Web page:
February 7, 2015

It's the best of times and worst of times to be an indie author

I know the title sounds contradictory, but it's true (and similar wording worked for Charles Dickens). If you're an indie author or aspire to be one, then congratulations! Also, my condolences.

Why is now the worst of times to be an indie author? I wrote this post because for the first time since I started indie publishing my books, authors who used to make a good living wage from their books are reporting depressing sales. Some are so discouraged that they're calling it quits. I know it's happened to me. My sales fell off a cliff last summer, and although they recovered somewhat over the holidays, they're back down to the levels they were at last summer and fall. This is after releasing two new novels and a short story in 2014! Some blame the introduction of Kindle Unlimited for their woes, but I think the causes of the slump go way beyond KU. Publishing is getting more competitive than ever. Thousands of authors with millions of books have entered the market in the last four years. Additionally, traditional publishers are starting to catch on and offering e-books at lower prices. I believe that reader demand is growing, but not at the pace of supply. It's natural for all the titles available on retailer sites to drown out any individual author or book. Gone are the days of publishing a book, discounting it, and seeing a surge in sales. (Actually, I've never seen this myself, but I've heard it happen to other authors in the 2010 to 2012 time frame.) Unless you already have a fan base, it's going to be harder than ever for new readers to find you.

 So what makes this the best of times to be an indie author? For one thing, the trend is still moving upwards for indies as a whole. The latest Author Earnings Report shows that a third of all e-books sold on Amazon are indie published and indie authors earned 40% of all dollars earned by authors on e-books!

For me, the more important reasons why it's great to be an indie author now are freedom and control. Authors have the freedom to write the book they want to write, and they have more control than ever over the publishing process. No longer do we have to send out manuscripts and wait months for an agent or editor to reply. Under the traditional publishing system, if you were one of the lucky ones to get accepted, you'd still need to wait another year or two before your book saw the light of day, and you'd have little or no control over the appearance of the final product, including the cover and the jacket blurb. Nowadays, it's easy to publish your book and see it available at a wide variety of retailers as soon as its ready.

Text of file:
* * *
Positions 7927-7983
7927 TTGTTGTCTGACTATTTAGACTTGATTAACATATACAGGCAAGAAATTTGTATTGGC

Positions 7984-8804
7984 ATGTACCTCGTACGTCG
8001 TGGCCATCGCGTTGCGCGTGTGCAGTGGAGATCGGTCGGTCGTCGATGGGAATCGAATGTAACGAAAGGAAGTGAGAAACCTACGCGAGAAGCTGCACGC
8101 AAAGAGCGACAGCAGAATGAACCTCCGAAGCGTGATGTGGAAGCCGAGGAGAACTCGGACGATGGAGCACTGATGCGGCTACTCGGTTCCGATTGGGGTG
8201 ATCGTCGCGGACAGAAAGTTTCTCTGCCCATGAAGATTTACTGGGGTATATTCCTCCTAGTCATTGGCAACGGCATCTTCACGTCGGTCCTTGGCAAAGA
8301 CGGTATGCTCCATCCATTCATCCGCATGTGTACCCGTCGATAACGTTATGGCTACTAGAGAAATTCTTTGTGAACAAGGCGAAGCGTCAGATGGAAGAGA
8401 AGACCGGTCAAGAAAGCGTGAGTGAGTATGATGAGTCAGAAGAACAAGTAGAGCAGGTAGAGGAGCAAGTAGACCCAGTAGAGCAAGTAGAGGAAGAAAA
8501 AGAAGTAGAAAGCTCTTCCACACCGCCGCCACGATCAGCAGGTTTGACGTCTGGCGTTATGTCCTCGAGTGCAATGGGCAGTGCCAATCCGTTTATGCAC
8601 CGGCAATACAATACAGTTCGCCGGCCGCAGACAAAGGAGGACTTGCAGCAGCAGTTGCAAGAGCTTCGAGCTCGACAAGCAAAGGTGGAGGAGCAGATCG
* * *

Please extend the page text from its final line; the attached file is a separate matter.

Amazon is still the gorilla of the industry, but Barnes & Noble, Apple, and Google have all become viable channels for authors to make a living. Newcomers like Kobo and Scribd are also becoming popular among readers. A cottage industry has also sprung up to support indie authors. There are dozens of places to go now to find cover designers, editors, and advice. The biggest difference between now and two years ago is that a smaller percentage of authors will see financial success. Those who jumped in with the hopes of getting rich quick will be disappointed, but those who became indie authors because they love to write will be able to take advantage of everything that's available to them today.

What about slowing sales that are leading some authors to give up? That's typical after a gold rush. After an unsustainable increase in participants, many are getting weeded out, and a new generation of winners will emerge. A recent example from the high tech industry was the dot-com bubble and collapse between 2000 and 2003. I remember it vividly because I worked in Silicon Valley at the time. A sudden rise in all things related to the Internet created a glut of companies that were only interested in getting rich quick and had no business existing. (Anyone remember Webvan or the Pets.com sock puppet?) Although many dot-coms went away, some strong ones survived (e.g., Yahoo, eBay), others thrived (Google, Amazon), and new ones emerged (Facebook, Twitter). I think the same will happen with indie publishing. I don't know if I'll be an eBay or a Google or something else, but I still love to write and I still have lots of stories to tell, so I plan to weather the storm to see what's on the other side.

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